You see, in the past several years, that has become our relationship. Mama and Daddy knew I loved and respected them more than anything.  I ma’amed and sirred them right to the end.  But I would play at sassing them and they’d play fuss back. It was never about anything serious, just goofy stuff–like me giving them a hard time at letting my children have treats or watch a movie, all of which I was totally okay with. Or when Mama would want to send home the leftovers with us, and I’d sigh and say well, if I have to for goodness’ sake, but don’t expect me to do this again. Good-natured sarcasm was a mainstay. We lived for the playful banter.

And I miss it.

I was thinking about this the other day when I remembered a particular family I worked with in Hospice shortly after I was hired. A young mother, metastasized cancer, they waited until the very end to admit her to our program. I was at the house a lot, especially in the few weeks after her death, spending time with the children. The patient’s brother stayed in town for a little while after the service. One day he was trying to convince his brother-in-law, the grieving widower, to take a day off from work and go play some sport with him. The widower was reluctant; I think he’d taken a lot of leave over her several year battle with cancer. The young woman’s brother said, “Come on man, you can play the ‘my wife just died’ card. It’ll be fine.”

Quite honestly I was shocked and appalled. All at the same time. How could he even think such a thing, let alone say it out loud?

Ah, the indignation of youth and ignorance.

Because I get it now. I look back now through the lens of my own grief and realize that it was his way of dealing with losing his sister. He was flippant and irreverent and some might say inappropriate. I know I did back then. But he was surviving. He was making light of a horrible, tragically sad situation in order to hold it together. Because if he–if I–really shared any of what was in our hearts, the floodgates would open, and there would be no turning back. All of that brokenness, shattered and scattered like a mirror that has been shot clean through, would be so far gone there might be no putting it all back together.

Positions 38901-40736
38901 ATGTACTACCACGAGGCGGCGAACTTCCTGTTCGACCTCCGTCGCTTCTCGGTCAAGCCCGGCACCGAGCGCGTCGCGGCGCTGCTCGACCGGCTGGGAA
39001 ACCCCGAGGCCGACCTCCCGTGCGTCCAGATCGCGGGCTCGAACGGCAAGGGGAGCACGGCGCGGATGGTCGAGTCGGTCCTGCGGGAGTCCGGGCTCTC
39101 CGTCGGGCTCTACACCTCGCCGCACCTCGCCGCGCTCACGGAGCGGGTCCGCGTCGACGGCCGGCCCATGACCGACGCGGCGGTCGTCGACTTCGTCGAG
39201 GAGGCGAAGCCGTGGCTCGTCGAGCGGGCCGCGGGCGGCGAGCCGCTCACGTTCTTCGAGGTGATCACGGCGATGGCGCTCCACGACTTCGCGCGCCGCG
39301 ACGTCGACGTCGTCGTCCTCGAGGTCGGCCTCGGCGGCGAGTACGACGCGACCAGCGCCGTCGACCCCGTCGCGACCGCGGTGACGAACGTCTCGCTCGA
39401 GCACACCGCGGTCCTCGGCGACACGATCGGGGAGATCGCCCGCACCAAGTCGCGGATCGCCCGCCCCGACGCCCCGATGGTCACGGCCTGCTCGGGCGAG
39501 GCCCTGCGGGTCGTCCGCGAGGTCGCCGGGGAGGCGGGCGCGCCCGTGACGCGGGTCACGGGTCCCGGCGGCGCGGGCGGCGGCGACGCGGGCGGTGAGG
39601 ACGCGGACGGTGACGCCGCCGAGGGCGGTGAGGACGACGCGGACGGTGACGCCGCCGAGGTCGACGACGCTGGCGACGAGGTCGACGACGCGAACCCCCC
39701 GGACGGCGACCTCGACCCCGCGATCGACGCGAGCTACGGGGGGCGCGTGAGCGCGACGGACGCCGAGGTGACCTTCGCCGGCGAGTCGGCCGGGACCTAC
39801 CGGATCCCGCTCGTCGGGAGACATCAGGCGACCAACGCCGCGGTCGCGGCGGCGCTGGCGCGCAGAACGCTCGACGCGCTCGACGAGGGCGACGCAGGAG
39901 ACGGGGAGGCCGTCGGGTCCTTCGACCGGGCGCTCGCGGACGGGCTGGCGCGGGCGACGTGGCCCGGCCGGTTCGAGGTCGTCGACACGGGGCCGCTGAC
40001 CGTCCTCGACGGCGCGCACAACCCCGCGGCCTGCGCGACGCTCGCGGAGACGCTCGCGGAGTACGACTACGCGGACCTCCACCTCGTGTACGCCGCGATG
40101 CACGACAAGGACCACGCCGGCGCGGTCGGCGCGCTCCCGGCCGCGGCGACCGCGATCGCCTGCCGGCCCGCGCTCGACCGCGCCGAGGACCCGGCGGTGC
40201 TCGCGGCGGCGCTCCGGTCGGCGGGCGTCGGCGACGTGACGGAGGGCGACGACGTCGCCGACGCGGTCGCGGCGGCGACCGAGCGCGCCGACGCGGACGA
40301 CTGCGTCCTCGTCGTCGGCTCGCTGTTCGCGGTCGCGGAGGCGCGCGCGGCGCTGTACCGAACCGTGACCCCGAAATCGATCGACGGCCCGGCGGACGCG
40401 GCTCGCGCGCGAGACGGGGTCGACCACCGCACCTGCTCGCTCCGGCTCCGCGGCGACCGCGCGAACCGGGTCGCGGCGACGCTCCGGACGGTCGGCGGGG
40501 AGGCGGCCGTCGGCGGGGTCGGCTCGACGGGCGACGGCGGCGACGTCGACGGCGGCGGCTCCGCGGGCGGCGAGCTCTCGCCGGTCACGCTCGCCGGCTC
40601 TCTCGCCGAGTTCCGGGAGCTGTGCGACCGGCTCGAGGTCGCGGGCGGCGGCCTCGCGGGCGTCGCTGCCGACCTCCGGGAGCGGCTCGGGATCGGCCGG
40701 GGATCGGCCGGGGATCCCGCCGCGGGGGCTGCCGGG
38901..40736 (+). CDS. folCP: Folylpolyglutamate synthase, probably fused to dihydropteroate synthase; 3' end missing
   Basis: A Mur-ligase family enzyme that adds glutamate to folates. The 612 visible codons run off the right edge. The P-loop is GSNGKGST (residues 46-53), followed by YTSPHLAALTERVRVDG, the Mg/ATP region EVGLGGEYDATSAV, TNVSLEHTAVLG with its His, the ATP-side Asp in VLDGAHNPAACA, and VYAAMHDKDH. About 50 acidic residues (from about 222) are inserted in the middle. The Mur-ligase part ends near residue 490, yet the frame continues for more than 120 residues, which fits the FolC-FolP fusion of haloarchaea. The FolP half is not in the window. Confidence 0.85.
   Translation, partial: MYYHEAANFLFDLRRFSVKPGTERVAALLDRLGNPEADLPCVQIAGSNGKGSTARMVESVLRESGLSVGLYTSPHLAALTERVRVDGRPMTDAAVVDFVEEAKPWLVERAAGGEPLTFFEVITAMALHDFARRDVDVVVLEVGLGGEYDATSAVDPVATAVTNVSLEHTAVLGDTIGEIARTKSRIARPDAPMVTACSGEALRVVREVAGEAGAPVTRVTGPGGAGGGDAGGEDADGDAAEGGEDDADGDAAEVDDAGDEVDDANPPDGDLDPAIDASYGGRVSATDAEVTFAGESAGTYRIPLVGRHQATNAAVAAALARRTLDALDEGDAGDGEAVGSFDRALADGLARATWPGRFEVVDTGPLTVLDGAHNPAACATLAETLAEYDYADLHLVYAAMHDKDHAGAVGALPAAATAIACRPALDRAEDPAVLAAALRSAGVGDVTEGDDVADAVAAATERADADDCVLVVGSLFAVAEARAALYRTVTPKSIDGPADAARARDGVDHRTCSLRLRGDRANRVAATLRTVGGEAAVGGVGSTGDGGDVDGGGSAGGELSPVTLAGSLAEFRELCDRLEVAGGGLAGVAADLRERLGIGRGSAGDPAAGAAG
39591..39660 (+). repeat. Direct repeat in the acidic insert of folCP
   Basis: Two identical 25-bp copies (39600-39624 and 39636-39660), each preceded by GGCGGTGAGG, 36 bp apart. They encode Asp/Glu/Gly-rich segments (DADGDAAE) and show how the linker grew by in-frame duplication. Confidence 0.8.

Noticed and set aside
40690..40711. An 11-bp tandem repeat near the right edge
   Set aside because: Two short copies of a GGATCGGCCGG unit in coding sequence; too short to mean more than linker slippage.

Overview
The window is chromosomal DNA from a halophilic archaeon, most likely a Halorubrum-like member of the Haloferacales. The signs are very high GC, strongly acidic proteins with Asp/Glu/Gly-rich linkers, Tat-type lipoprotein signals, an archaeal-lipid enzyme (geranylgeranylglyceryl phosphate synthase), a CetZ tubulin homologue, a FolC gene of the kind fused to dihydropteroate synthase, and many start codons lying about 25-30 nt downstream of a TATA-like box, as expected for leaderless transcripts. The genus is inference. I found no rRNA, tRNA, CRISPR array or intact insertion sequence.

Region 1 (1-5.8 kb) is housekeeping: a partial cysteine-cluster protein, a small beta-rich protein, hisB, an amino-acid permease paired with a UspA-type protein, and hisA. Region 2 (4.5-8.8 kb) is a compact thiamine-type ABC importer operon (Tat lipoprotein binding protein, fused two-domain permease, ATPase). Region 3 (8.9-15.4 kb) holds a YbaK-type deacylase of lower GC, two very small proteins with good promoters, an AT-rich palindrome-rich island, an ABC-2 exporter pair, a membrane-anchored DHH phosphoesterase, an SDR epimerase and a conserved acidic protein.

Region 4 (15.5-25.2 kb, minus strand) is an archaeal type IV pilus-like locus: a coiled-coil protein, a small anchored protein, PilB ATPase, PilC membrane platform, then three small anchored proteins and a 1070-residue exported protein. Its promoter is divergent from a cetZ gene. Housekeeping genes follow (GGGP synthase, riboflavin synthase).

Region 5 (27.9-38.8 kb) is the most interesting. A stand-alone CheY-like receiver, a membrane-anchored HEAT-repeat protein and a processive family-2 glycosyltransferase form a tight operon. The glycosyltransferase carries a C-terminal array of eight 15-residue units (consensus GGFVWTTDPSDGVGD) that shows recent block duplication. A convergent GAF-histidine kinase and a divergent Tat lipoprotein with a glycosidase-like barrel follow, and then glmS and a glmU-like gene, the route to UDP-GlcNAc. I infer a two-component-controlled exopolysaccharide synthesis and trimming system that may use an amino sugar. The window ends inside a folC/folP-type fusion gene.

And so we joke. We kid. Around here if someone says “Maemae wouldn’t like that,” it’s quite likely a “Well then she needs to come back here and tell me to my face” will follow.  We miss them. We miss their laughter, their wisdom, their love, their hugs, and just being with them. Being with them and taking their presence for granted, that would sure would be nice. Because, unfortunately, that’s how we lived…..before the cancer, before the illness, before the surgeries, and the sadness. We took each other for granted. It sure was good.

It has taken a dozen years and tremendous heartbreak for me to look back and understand the words and reaction of a young man whose sweet sister lost her battle with a horrible disease. I wish I could go back now and whisper in the Tara of yesterday’s ear–“Hey, cut him some slack. It’s not inappropriate. It’s survival. Give him the grace he needs. Because one day, sooner or later, we’re all going to need that grace.”

Survival and grief are gritty and hard and raw.  Not pretty.  Or easy.  And the only way to find that out, unfortunately, is to go through it.  Which is why I didn’t get it twelve years ago.  But today, today I understand.  All too well. What looks like indifference or irreverence is often just a way of holding the pieces together.  One moment at a time.  Sometimes that’s just the best you can do.